APR 17, 2018 06:00 AM PDT

Ground Effect and The Caspian Sea Monster

In aerodynamics, ground effect refers to the lifting force under the wing of an aircraft in proximity to the ground.  It plays a big part in the landing and takeoff.

For fixed-wing planes, ground effect is the result of a reduction in the amount of induced drag - a function of the lift generated at the tip of a wing. When the craft is traveling close to the ground, air vortices become elliptical as the airflow is pushed outwards.

A ground-effect vehicle (GEV) takes advantage of the namesake effect to sustain flight over a level surface, often over a body of water. Among the best known is the Soviet Ekranoplan, also known as the Caspian Sea Monster.

Although they may look like seaplanes, ground-effect vehicles are not supposed to fly out of ground effect. They are sometimes characterized as a transition between a hovercraft and an aircraft.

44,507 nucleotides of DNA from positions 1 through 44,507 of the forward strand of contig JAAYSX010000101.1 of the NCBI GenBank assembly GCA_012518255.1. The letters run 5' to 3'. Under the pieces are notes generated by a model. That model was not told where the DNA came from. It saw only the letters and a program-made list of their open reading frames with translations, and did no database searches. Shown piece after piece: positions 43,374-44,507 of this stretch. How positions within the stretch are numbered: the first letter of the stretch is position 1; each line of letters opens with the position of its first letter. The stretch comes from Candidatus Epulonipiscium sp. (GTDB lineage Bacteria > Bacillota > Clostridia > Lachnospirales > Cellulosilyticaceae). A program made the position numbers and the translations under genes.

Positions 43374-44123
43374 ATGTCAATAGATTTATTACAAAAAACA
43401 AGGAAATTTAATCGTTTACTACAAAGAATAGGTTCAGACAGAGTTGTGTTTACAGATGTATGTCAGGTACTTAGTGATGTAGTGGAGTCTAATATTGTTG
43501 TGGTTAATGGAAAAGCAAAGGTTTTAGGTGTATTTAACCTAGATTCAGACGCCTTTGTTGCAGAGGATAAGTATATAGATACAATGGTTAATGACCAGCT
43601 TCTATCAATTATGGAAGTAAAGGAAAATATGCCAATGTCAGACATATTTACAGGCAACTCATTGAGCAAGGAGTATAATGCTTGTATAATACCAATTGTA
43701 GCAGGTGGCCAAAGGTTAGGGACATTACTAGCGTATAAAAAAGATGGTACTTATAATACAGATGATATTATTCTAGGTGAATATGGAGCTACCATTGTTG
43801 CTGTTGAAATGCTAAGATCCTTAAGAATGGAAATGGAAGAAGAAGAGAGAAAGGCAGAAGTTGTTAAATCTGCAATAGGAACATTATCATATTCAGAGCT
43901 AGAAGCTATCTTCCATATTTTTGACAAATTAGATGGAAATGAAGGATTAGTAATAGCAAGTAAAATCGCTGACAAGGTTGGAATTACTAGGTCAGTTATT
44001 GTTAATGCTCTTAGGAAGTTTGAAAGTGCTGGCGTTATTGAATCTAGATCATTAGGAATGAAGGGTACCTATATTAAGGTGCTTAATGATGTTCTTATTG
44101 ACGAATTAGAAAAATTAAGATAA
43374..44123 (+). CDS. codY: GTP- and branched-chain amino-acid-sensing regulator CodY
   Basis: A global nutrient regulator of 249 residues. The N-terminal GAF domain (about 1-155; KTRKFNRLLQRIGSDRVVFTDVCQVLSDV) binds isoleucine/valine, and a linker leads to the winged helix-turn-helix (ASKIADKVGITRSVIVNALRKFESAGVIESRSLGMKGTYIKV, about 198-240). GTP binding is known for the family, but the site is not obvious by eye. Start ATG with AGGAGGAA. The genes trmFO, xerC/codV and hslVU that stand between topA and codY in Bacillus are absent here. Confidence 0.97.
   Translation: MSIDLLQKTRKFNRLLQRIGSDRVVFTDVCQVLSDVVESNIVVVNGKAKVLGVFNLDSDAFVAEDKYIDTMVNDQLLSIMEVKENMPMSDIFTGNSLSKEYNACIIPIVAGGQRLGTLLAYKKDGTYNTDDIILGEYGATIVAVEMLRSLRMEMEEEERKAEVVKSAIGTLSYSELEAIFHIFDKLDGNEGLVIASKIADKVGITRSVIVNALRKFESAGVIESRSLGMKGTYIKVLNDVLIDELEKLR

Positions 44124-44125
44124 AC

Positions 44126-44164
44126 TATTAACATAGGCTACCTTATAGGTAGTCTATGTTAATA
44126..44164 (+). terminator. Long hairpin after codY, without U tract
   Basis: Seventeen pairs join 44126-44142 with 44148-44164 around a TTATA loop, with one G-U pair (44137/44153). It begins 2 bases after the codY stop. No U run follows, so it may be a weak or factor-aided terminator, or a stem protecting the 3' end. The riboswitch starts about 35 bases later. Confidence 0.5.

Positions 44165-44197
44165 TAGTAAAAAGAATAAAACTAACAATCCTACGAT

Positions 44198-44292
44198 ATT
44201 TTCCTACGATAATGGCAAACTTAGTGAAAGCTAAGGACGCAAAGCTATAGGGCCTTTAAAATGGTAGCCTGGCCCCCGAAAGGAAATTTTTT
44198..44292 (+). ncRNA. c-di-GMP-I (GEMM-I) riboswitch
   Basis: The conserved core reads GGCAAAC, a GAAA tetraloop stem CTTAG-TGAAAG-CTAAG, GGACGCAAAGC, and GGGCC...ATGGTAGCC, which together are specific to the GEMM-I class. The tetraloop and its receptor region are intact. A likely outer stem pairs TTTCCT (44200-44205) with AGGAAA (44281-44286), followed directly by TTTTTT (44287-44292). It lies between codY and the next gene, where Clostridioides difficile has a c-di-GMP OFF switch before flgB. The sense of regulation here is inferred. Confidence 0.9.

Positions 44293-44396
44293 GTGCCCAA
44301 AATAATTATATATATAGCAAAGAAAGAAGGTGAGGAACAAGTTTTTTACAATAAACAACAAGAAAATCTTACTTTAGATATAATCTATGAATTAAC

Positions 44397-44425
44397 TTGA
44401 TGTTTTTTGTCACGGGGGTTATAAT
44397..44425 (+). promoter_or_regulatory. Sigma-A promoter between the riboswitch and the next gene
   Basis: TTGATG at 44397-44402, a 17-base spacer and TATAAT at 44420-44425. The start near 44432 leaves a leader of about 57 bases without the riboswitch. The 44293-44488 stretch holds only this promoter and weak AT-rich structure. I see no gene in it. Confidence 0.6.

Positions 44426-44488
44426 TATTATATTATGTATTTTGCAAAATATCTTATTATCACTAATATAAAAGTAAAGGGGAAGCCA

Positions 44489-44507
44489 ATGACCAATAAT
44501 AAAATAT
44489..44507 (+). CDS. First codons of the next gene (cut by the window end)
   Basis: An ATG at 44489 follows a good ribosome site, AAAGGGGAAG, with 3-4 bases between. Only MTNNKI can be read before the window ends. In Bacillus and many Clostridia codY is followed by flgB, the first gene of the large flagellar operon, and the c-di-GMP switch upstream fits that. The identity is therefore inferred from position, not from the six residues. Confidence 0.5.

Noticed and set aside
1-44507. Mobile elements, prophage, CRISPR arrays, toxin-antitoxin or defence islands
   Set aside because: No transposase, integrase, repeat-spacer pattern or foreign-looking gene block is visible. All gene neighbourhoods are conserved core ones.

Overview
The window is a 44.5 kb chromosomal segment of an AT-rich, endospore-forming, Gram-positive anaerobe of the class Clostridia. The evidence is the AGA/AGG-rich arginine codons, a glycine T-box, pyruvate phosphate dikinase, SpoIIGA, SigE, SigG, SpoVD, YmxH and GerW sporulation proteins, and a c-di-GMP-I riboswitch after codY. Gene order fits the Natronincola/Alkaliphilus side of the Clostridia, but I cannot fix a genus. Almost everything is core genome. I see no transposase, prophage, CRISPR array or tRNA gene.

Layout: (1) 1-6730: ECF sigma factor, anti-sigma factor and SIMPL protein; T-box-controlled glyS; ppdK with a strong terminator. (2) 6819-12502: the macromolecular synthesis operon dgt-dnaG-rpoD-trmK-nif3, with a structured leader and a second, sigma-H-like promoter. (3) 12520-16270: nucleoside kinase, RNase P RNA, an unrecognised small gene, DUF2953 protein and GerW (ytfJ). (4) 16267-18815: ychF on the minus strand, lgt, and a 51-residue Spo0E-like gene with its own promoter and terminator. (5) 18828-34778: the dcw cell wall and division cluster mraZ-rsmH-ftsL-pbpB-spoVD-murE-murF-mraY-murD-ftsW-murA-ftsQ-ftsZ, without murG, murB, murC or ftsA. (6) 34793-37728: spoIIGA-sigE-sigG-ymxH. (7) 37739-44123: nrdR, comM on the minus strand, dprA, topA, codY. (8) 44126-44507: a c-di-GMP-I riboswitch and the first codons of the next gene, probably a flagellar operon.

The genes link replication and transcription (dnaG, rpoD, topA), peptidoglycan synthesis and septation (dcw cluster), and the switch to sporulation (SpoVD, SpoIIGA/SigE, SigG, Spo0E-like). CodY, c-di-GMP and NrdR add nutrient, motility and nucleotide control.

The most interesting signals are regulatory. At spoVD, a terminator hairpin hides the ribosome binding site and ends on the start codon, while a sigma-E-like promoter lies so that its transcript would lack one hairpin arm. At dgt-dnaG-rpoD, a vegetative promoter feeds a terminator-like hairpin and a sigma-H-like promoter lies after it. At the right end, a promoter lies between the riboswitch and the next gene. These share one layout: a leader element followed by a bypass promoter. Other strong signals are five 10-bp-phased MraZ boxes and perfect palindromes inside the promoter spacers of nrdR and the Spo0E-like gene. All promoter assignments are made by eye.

They possess obvious advantages over some traditional transportation means. Given the similar size and capacity, a GEV has better fuel efficiency than an airplane. A GEV also is much faster than a surface vessel because it travels without touching the water, except during takeoff and landing.

However, due to the lack of control over altitude, GEVs can only move horizontally to avoid a collision. And they have a higher risk of damage when coming into direct contact with other vessels and objects, because of their aircraft-like body construction. In traveling during high winds, GEVs often get the heavy pounding by waves, which causes significant wear-and-tear on the craft and discomfort in passengers.

Source: Curious Droid via Youtube

About the Author
  • With years of experience in biomedical R & D, Daniel is also very into writing. He is constantly fascinated by what's happening in the world of science. He hopes to capture the public's interest and promote scientific literacy with his trending news articles.
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